aid of a standard proforma periodically, say, quarterly, and at
the end of the contract, which should be examined and
endorsed by a more senior staff member to ensure fairness.
Management To facilitate the senior management's monitoring of both the
Information System performance and supervision of the service provider, a
management information system should be set up, keeping
key information and statistics on the administration of the
contract, such as details of surprise inspections and
documentation audits, irregularities committed by the service
provider, actions taken, payment deductions and ratings of
Internal/ To ensure that the system in place is in order, to further
External Audit improve its cost effectiveness and control, and to act as a
deterrent against irregularities and abuses by staff or the
service provider, independent internal audit of the
outsourcing process should be performed periodically.
Where feasible, external audit should also be arranged to
further enhance the independence of the system review and
bring in new dimensions for improvement and prevention of
Code of Conduct Staff of the service provider are performing a public duty in
(Service Provider) the delivery/discharge of the outsourced government service/
function. They should observe the stringent ethical
requirements of a government servant. Service providers
should, therefore, be required to compile a staff code of
conduct governing, inter alia, acceptance of advantages,
declaration and avoidance of conflict of interest, etc. for
compliance by their staff.
Further Advice This module is one of a series of Best Practice Modules
prepared by the ICAC Corruption Prevention Department.
The measures outlined above are not exhaustive and should
be tailored to meet the specific needs of individual
government departments. Government departments requiring
further advice from the Corruption Prevention Department in
their outsourcing processes, particularly in assisting service
providers to draw up their business or staff code of conduct,
should call Tel. No. 2526 6363.
Summary Control Checklist
The following checklist outlines the major areas for control. If
a "No" answer applies to any of the questions, a control
weakness requiring special attention and proper justification
Planning and Implementation Yes No
Are the outsourcing activities well planned?
Are effective checks and balance built into
Are sufficient resources committed to effective
implementation of the plan?
Policy and Procedures
Are clear departmental policies and
instructions laid down for the outsourcing
activities and administration of the service
Segregation of Duties
Are the duties and responsibilities for
prequalification of service providers,
preparation of tender specification, tender
assessment, contract award and administration
Conflict of Interest
Are staff and persons concerned reminded
to declare conflict of interest periodically and
on each outsourcing exercise?
Are the outsourcing policies, procedures and
practices effectively publicized?
Are service users and members of the public
informed of details of the services provided
and the complaint channel for unsatisfactory
services, e.g. via information leaflets, the
media and/or the internet?
Are there clear and objective criteria and a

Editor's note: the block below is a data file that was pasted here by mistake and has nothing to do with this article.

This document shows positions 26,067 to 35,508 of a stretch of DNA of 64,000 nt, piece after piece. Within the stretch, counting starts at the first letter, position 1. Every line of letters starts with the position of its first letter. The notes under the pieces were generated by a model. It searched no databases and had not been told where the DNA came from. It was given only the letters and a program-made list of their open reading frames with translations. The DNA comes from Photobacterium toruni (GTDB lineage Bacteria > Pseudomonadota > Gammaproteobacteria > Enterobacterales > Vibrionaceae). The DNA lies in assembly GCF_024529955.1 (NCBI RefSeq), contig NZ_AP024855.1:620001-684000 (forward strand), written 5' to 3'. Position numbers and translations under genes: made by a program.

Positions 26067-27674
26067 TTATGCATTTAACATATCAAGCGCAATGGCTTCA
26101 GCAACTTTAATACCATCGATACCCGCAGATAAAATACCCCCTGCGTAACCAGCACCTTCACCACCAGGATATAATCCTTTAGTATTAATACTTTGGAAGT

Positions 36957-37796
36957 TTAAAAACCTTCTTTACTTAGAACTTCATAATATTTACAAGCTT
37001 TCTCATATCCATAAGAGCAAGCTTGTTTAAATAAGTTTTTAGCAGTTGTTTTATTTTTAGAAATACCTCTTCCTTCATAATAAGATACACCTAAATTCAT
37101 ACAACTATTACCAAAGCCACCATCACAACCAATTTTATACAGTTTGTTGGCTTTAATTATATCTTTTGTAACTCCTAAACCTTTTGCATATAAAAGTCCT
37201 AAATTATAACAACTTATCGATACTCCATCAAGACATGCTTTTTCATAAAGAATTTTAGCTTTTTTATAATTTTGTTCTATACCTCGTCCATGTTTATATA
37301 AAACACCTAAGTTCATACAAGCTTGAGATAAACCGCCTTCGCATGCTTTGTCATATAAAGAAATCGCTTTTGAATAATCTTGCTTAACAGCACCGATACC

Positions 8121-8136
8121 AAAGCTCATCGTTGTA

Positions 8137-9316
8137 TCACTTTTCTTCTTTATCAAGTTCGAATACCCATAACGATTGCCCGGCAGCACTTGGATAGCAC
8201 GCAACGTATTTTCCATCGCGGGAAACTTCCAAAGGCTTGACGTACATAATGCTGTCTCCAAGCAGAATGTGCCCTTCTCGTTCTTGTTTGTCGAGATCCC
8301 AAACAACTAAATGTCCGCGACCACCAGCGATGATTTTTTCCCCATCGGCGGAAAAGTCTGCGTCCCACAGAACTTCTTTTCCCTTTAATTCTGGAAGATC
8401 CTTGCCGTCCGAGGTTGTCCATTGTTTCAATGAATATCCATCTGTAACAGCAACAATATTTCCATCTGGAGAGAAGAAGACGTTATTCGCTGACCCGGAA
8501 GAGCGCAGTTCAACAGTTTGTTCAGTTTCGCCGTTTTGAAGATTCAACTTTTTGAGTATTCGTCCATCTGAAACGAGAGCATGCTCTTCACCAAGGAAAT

well-defined marking scheme for shortlisting
Are there sufficient number of shortlisted
service providers to ensure effective
Are there objective criteria for maintaining the
approved list of service providers?
Are the service requirements clear and
specific enough for effective tender
comparison and subsequent contract
Are the tender specification objective, fair and
Are the tender evaluation criteria and a
warning against bribery included in the tender
Are all shortlisted service providers given a
fair chance to bid?
Is single tender properly justified and
approved by an independent authority?
Are adequate information and time given to
potential tenderers to bid?
Are tenders submitted in duplicate and lodged
in a secure tender box?
Is the tender box fitted with double lock, with
keys separately kept by authorized staff?
Are Government Supplies Department
procedures followed for e-tendering?
Are tenders assessed against pre-determined
Is the two-envelope tender assessment system
Are the service requirements clearly and
Are the rights and obligations of both
contracting parties clearly specified?
Are the rules and details of deducting or
withholding payment for unsatisfactory
Is a probity clause included?
Is the service provider bound to adopt a code
of business and staff conduct?
Contract Administration Yes No
Is there an effective and accountable system
of site inspections by government staff
Is there an effective external monitoring
system for the outsourced services?
Is feedback from users obtained regularly
and/or at the time of the service delivery?
Are there established and well publicized
Is there a well defined and effective system to
discipline under-performing service providers?
Are invoices submitted by service providers
Are payments made by an independent
section after double-checking the invoices?
Is there an accountable performance appraisal
Does it take into account results of
supervisory checks, user feedback and
Is it made known to the service provider?
Management Information System Yes No
Is there a management information system
to facilitate monitoring of supervision and
performance of the service provider?
Is independent internal audit of the
outsourcing process performed periodically?
Corruption Prevention Department
Independent Commission Against Corruption